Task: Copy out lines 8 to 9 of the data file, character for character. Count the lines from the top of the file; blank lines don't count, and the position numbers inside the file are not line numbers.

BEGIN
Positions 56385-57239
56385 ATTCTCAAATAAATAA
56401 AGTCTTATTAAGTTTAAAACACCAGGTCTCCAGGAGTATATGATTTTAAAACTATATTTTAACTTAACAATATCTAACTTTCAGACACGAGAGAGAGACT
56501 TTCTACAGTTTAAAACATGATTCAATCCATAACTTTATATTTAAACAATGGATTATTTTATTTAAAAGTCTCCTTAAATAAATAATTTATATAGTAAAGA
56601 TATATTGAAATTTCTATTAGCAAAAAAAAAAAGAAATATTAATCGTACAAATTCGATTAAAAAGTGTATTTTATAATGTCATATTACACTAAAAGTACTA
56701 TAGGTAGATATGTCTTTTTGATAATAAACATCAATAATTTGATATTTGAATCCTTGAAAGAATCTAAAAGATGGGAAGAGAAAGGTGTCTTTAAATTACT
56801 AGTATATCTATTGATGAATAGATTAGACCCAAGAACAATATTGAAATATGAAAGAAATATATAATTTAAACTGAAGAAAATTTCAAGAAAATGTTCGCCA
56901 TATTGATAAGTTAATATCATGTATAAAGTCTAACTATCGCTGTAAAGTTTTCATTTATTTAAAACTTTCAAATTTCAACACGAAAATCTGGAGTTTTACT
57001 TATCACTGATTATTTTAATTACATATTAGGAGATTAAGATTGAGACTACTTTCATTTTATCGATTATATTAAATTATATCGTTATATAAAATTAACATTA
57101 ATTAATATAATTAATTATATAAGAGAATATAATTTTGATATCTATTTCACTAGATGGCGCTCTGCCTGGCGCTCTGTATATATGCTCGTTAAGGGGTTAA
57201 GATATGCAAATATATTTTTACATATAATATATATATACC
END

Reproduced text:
56901 TATTGATAAGTTAATATCATGTATAAAGTCTAACTATCGCTGTAAAGTTTTCATTTATTTAAAACTTTCAAATTTCAACACGAAAATCTGGAGTTTTACT
57001 TATCACTGATTATTTTAATTACATATTAGGAGATTAAGATTGAGACTACTTTCATTTTATCGATTATATTAAATTATATCGTTATATAAAATTAACATTA